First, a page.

That said, I think there are perhaps two potential readers for this book: the beginner novelist who wants some tips from the pros, or the daring reader -- that’s read most of the twenty or so authors featured -- curious as to how they perform this "miracle."
The collection of authors evades definition. Suffice it to say that if it were a party, it wouldn’t be boring. They are young, old, popular, obscure, Anglophones, Hispanophones, Francophiles, and Stephen King. Their responses are about as different as they are from one another. Authors’ answers range from loquacious to terse, from funny to fuck you.
When asked about the difference between a novel and a short story Haitian-American writer Edwidge Danticat responds: “Someone said a short story is like a date and a novel is a marriage. I tend to agree. It’s easier to wrap an entire short story around your head than it is a novel. A novel has inevitable surprise, more time and opportunity to roam and digress from the central idea. A short story forces you to focus more closely. It’s tighter, more economical. I won’t start a novel until I have a big chunk of free time ahead. I can write a short story with distractions in my life.”
Stephen King -- same question -- replies, “Novels are longer and have more shit in them.” How is the novice writer to resolve these kinds of contradictions? Simple: which writer do you like better? For the reader interested in this process, well, you start anxiously anticipating Stephen King’s responses.
Alarcón explains that authors were invited to 826 Valencia, the non-for profit writing center that Dave Eggers began, to chat with aspiring writers. The Secret Miracle was a way to expand those questions to a larger audience. Perhaps it would have been better to keep the sessions intact. When their answers to the same question appear side-by-side you’re wondering how any writer can learn anything from any of this. When asked, “Do you write in sequence?” Haruki Murakami answers, “Always in sequence.” Rodrigo Fresan says, “Absolutely not” and Colm Tóibín writes, “Of course I do. Is there any other way to write?” Michael Chabon physiologically agrees, “Always. Can’t imagine skipping around. When I have tried to do it I feel nauseated and unable to proceed.” Once again, the curious reader might find this an interesting point of comparison for their favorite authors, if their favorite authors include Mario Vargas Llosa, Roddy Doyle, Haruki Marukami, Aleksander Hemon, Gary Shteyngart, Yuylin Li, Alejandro Zambra, Amy Tan, and Dinaw Mengestu.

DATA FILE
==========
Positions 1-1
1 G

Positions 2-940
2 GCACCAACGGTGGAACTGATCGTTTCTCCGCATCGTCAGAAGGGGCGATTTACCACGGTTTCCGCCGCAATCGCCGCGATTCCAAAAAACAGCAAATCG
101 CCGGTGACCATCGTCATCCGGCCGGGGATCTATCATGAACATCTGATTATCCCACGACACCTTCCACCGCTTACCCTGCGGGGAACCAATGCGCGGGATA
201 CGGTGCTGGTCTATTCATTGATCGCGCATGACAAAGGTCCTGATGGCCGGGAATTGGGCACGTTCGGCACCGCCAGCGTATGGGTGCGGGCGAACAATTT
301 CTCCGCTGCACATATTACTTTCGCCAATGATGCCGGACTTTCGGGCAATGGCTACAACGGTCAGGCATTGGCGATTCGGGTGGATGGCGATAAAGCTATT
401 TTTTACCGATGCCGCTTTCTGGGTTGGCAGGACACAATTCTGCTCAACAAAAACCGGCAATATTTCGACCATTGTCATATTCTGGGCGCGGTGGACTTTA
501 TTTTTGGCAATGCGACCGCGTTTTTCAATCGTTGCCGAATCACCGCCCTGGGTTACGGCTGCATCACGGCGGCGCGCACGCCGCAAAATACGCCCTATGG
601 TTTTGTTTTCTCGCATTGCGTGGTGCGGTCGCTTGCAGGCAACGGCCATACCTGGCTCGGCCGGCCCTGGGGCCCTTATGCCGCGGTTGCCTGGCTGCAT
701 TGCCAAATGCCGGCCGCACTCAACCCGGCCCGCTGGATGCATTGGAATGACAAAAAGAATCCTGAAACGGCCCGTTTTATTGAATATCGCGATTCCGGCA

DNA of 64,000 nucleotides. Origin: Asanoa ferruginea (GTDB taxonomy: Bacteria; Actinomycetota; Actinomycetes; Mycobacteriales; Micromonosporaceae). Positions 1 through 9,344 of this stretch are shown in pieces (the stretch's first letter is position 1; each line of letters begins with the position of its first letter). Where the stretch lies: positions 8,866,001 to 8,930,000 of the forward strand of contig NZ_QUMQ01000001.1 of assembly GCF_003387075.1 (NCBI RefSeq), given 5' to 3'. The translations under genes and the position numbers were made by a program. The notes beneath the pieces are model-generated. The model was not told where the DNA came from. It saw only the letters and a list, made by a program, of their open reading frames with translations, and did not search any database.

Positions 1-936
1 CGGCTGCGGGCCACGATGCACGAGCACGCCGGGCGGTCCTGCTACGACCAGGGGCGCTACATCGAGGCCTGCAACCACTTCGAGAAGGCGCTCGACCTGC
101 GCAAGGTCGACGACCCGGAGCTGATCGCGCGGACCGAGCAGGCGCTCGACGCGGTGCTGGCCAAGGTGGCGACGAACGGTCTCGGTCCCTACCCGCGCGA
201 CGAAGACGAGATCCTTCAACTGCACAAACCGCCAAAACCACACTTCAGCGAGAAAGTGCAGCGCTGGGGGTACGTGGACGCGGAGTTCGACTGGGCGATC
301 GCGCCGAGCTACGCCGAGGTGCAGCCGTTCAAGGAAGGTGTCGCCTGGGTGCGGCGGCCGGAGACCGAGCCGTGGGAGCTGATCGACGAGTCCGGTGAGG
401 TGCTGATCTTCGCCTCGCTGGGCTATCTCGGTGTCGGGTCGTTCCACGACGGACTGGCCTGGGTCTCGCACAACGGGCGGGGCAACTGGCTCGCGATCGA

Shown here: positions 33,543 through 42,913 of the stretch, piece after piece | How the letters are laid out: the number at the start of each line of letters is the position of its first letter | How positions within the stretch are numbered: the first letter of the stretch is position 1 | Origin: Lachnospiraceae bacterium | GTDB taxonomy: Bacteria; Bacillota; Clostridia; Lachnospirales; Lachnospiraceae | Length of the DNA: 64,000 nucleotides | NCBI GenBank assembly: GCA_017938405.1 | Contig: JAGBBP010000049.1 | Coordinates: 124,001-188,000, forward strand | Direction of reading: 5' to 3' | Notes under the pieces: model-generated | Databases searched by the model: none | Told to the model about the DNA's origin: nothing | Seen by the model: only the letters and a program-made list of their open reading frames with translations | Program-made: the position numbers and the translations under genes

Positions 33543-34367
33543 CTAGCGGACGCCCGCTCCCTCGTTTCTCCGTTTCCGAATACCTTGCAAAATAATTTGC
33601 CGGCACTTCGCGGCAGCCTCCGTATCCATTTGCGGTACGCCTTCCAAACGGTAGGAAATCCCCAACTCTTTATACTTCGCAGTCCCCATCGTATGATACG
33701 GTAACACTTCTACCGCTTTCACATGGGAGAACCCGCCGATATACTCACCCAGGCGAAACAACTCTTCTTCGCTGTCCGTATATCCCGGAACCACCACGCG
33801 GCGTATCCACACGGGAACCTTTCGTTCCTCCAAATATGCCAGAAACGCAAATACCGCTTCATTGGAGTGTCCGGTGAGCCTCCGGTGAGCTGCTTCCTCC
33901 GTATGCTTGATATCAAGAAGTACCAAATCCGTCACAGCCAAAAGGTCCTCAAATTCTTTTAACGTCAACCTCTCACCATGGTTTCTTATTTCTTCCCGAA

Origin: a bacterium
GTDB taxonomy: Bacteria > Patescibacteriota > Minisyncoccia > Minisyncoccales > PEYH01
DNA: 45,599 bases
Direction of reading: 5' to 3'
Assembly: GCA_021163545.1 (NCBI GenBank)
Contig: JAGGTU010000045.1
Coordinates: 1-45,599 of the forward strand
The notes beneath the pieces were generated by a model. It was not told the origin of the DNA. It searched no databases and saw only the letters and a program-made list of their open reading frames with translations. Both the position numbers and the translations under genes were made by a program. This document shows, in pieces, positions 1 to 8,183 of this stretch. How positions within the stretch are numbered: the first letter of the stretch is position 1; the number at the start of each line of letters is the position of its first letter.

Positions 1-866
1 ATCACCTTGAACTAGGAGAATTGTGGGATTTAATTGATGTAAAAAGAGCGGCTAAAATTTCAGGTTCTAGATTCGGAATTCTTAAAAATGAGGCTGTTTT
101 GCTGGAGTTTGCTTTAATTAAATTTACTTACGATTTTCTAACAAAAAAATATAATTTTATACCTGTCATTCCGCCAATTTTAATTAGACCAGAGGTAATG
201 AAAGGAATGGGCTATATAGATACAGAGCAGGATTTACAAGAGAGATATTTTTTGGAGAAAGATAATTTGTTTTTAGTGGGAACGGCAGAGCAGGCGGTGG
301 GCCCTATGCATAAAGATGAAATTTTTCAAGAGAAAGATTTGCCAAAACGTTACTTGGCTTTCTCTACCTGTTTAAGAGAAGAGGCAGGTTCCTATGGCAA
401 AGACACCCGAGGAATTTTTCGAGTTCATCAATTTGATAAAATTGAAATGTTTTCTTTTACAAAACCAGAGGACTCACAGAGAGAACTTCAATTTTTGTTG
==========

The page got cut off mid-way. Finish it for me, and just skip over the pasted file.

Peruvian novelist Santiago Rocangliolo -- who reads one book per week -- has some advice for reading: “There are lots of good books to read. There’s no need to obsess yourself with the bad ones. There are also good books that you read at the wrong time. In those, cases it’s better to wait and try again later.” I read that on page 33 and thought, maybe this isnt’t the right time, but went on anyway.
Question: “How important is humor?” Answers: “Indispensable”; “Irony maybe” ; “The most important thing”; “It’s great when it works.” This last zinger is from Stephen King. He's being ironic, one would think. Although, I can’t recall any funny moment in a Stephen King book, except for maybe the clown from It.
Mexican novelist Mario Bellatin -- who has a already written an elaborate autobiographical piece about his literary creation, “Underwood, 1919” -- is the only writer that evidences the artistic potential of the creative process. Bellatin in his usual macabre magic of zigzagging logic and elusive prose, sabotages the book's proposition: anyone can do it anyway they like. Bellatin’s mixes natural states of being with his own habits as a reader and writer. What seems like advice is hollow decoration. He writes, “What becomes fundamental is only the exercise of write. It is placed above other considerations. The act of looking at one letter then another appearing, then finally completing the word.” Bellatin essentially sanctifies typing. He has other propositions, no less as seemingly true or absolutely ludicrous. Aren’t all books as “separating one letter from another”? While reading many books at once don’t they become spaces? As he says “Questions of this sort, it seems to me, the more absurd the better.”
Rather than offer answers, Bellatin asks questions, just as he should. If there were ever a clear definition for art it might be something that presents questions, and for literature -- naturally rhetorical -- even more so. The Secret Miracle most succeeds as a series of quotidian interviews with a diverse group of authors. Maybe sections by author, rather than by question would have been better. The index is useful and makes The Secret Miracle into something of a reference guide. Then again, I admit I skipped a few sections in favor of the ever-capricious Stephen King who answers, “Are you always a novelist? Can you ever turn it off?” with “On some level I guess. It’s an embedded part of my personality. Are you ever able to turn it off? Sure.” Alarcón told you from the outset that this is mostly for fascination sake, so just be fascinated. There’s no need to act like these are geniuses.
Besides, as staff writer Roger Angell revealed on his blog, the New Yorker rejected him a long time ago. Well, I'm sure there´s no hard feelings and in no time flat they´ll be publishing his new essay on Guy Debord's concept of the Society of the Spectacle. Come to think of it, maybe Vargas Llosa isn’t that excited. After all, once you get the Nobel, the rest is downhill: the next time you make big news, chances are you´ll be dead.
Jesse Tangen-Mills is a writer and translator living in Bogotá, Colombia, where he contributes to local arts and culture magazines.